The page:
The icon, the legend, one of the queens of country music, Loretta Lynn was one of the most influential artists of the 1960s and '70s. It was a shock to my coworkers how affected I was by the news of her passing, but Loretta is one of my favorite artists of all time. First Coolio, then Loretta; needless to say, it’s been a tough few weeks for music.
Loretta was known to be a singer and writer for women, and she is among some of the best country artists like Dolly Parton, Tammy Wynette and Kitty Wells. Side note, I’ve been told I am related to Kitty Wells.
In one of Loretta’s early hits “You Ain’t Woman Enough (To Take My Man)," many could see it as not the most empowering song for women as it points out the lack of "woman" in somebody, but I see it as empowering for women in relationships. She sings, “He took a second look at you, but he’s in love with me.”
That shows confidence in herself and her husband. Loretta isn’t threatened by other strong women because she knows that she has it all. This song also struck a chord with others as Loretta became the first female country recording artist to write a number-one hit.
“Coal Miner’s Daughter” is another recognizable hit as it peaked at number one in 1970 on the Billboard Country Chart. My grandfather owned this record and my cousin would play it when we went to his house, and we’d sing along to this oldie growing up. That was actually my first introduction to the star.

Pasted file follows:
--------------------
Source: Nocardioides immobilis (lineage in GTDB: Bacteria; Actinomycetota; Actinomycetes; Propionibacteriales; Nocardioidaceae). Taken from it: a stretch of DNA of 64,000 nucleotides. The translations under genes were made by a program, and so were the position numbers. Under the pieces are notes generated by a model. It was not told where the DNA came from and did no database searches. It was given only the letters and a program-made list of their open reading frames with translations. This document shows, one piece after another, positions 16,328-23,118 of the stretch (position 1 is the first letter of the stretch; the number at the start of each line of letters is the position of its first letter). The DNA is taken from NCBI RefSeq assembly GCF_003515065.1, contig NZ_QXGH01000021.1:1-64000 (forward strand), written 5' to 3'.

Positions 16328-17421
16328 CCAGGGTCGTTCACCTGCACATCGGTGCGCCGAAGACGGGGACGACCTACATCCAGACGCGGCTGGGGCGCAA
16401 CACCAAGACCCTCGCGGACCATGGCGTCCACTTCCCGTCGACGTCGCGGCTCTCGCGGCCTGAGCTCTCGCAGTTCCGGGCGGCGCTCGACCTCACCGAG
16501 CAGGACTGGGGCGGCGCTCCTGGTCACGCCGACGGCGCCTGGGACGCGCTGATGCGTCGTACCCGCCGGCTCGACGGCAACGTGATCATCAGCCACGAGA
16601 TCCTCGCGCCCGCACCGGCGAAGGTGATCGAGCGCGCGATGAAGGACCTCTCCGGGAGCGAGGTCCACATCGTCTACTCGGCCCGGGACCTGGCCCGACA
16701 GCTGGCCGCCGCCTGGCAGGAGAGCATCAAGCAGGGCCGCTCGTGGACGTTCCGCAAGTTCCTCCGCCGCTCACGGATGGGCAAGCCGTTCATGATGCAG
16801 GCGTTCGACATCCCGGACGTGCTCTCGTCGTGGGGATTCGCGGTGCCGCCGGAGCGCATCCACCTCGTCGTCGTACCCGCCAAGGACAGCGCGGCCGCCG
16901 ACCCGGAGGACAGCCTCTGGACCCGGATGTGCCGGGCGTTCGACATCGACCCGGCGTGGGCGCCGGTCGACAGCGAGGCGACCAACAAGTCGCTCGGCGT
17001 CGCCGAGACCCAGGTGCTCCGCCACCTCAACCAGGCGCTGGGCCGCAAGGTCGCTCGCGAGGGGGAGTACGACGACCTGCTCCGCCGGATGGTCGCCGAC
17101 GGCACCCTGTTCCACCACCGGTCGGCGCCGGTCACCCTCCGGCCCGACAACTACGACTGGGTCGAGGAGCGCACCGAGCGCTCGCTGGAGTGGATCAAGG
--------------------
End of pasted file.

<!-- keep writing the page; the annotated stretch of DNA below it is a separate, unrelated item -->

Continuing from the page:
In college, I took a music history course with a bunch of other young millennials and older Gen-Z kids, and we got to the point in the semester where we were discussing the modern age of music. Many may be surprised by this, but Loretta Lynn is an artist of the modern age despite being 90 years old.
Well, my music professor wanted to have a little fun, and he played a Loretta song, I can’t remember which one, and he wanted us to guess who was singing. I raised my hand, the only hand raised in the room, and confidently said, “That would be Loretta Lynn.”
The pride across this professor’s face was priceless that someone recognized this queen. During that class, the professor introduced me to a controversial Loretta song known as “The Pill.” This song is notable because it solidified Loretta as a bona fide genius. The song is clearly about birth control, which was a very sensitive subject in the ‘70s when it was recorded.
But, in classic Loretta fashion, as long as it related to women, she felt no topic was off limits. Despite having six children of her own, she was a big supporter of the contraceptive. “This old maternity dress I’ve got is goin’ in the garbage. The clothes I’m wearin’ from now on won’t take up so much yardage.”
Only she can find a rhyme for yardage. Loretta Lynn is a true legend, and for those who aren’t aware of her intelligence, you need to listen to her music. I normally wouldn’t write a column about the death of a celebrity, but she deserves the praise.
Standard reporter Taylor Moore can be reached at (931) 473-2191.